Roger Waters Emphasizes Communication As ‘This Is Not A Drill’ Tour Hits Chicago

“It’s been a while,” said Pink Floyd co-founder Roger Waters with a smirk on stage in Chicago. “It’s been a while since I’ve been in Chicago. I’m happy to be here, trust me.”

Sounds of thunder rolled and animated images of derelict downtown buildings ran on screen as Waters took the stage at United Center during his first tour since 2018.

Building off a presentation he introduced during the “Us + Them” outing in 2017, perpendicular screens hanging over the stage split the stadium’s upper reaches into quadrants, symbolic of the division that continues to define the American experience.

A massive two-tiered stage set at the center of the arena floor was flanked by runways on each side, plenty of room for the nine band members on stage, while presenting Waters and company more or less in the round.

“If you’re one of those ‘I love Pink Floyd but I can’t stand Roger’s politics’ people, you might do well to f–k off to the bar right now,” read the video screens at the top of Tuesday’s show , further requesting fans put away their phones.

As always, Waters had plenty to say on stage but he’s letting the screens do the heavy lifting in terms of putting forth images and words which combine to drive the narrative each evening.

Laquan McDonald. Location: Chicago, IL, USA. Crime: Being Black. Punishment: Death,” read the screen early, localizing the show in a sad way as Waters put out “The Powers That Be,” from his 1987 solo album Radio KAOS (themes like monetarism amidst the Cold War lending the album a renewed relevance).

McDonald was shot and killed by a Chicago police officer in 2014. More names followed. “Philando Castile”. George Floyd. Breonna Taylor,” each killed by a member of the law enforcement community. Simulated sounds of gunfire accompanied the performance disarmingly. “You better run!” sang an impassioned Waters.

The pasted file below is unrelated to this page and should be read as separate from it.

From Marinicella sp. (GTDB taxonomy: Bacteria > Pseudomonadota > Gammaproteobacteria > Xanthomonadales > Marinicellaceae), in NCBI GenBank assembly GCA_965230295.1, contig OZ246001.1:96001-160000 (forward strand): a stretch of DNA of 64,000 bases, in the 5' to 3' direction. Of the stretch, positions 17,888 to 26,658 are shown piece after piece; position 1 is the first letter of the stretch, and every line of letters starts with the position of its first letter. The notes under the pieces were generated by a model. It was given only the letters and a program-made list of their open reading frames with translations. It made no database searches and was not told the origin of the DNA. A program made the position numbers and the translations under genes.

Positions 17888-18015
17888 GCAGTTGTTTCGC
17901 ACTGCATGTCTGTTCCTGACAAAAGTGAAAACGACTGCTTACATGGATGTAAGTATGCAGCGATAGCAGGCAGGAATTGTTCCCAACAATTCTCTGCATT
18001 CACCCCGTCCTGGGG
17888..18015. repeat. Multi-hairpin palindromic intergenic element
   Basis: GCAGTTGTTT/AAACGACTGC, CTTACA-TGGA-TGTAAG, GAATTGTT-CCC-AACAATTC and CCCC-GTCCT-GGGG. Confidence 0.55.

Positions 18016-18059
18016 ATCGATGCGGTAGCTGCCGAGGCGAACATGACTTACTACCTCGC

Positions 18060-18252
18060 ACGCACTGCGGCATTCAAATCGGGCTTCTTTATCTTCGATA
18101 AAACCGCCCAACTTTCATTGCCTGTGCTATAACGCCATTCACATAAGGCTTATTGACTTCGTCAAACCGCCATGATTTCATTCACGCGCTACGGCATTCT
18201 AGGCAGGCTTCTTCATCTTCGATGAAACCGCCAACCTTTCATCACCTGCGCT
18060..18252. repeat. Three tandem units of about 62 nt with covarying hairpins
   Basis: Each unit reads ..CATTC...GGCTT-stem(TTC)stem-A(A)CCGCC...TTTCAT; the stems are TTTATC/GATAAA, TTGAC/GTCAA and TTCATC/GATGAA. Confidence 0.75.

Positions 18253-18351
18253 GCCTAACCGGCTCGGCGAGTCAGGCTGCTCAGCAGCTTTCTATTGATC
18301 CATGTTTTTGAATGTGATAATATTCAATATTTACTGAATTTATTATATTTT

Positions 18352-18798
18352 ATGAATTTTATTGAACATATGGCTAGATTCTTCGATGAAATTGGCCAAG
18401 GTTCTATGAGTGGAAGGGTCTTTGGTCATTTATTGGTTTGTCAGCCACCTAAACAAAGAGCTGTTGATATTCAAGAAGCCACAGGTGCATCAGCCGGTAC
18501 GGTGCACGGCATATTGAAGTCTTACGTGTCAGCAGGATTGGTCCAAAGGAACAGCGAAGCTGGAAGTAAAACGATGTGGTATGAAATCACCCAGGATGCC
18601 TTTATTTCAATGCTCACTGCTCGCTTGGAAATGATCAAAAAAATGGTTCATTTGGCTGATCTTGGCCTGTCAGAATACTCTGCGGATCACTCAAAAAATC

Waters kicked off the set with a stripped down take on “Comfortably Numb.” Gone this time around is the iconic David Gilmour solo, replaced instead by organ and wails.

“Up until now, we’ve done those songs and then I’ve wandered over to the piano. But I thought, ‘No. I’m gonna stand here and soak this in,’” joked Waters on stage in Chicago before tickling the ivories on “The Bravery of Being Out of Range.” “We wonder where all this super violence comes from… Well, I’m going to sing about it,” he said, setting up the song.

An image of Ronald Reagan ran on screen behind the words “War criminal. Killed 30,000 innocents in Guatemala.” “Just getting started” read the caption accompanying a photo of President Biden. “Old man, what the hell you gonna kill next,” he sang.

Arms wide, Waters explored the stage’s expanse, playing to all sides. Returning to the Pink Floyd canon, the group soared toward intermission with a murder’s row, rolling out “Have a Cigar,” “Wish You Were Here,” “Shine on you Crazy Diamond” and “Sheep.”

“I’m enjoying being here in this room with all of you people tonight. But you have to hydrate, trust me,” joked Waters, 78, slamming a bottle of water. “If any of you get to my age, you’ll learn that: you have to hydrate.”

Tuesday night’s performance was at times almost autobiographical, videos addressing topics like the singer’s first marriage and Pink Floyd co-founder Syd Barrett. “Syd and I had it completely figured out,” read the screen during “Shine on you Crazy Diamond.” “The rest is history.”

“F-k the Supreme Court”. “F–k the patriarchy”. F–k drones,” said the video as Waters picked up a guitar during “Déjà Vu.” “Palestinian rights. Yemen rights. Indigenous rights. Reproductive rights. Trans rights,” his message continued. “Human rights,” came the closing salvo, summing things up.

On an evening where a run of the mill t-shirt cost $60, “Money” was an ironic addition to the set, saxophone wailing as fans returned to their feet, “Brain Damage” and “Eclipse” soon signaling a show heading for the finish.

While the band is forced at times to tune down as Waters speaks and sings, his message is nevertheless resonant in a world where communication is often at a minimum, the cost of technology supposedly designed to ease and emphasize the experience.

“We should all do more communicating,” said Waters, illuminating the concepts dreamed up alongside co-creator Sean Evans which defines “This Is Not a Drill.” “That would be a really good thing.”


Leave a Comment

Your email address will not be published.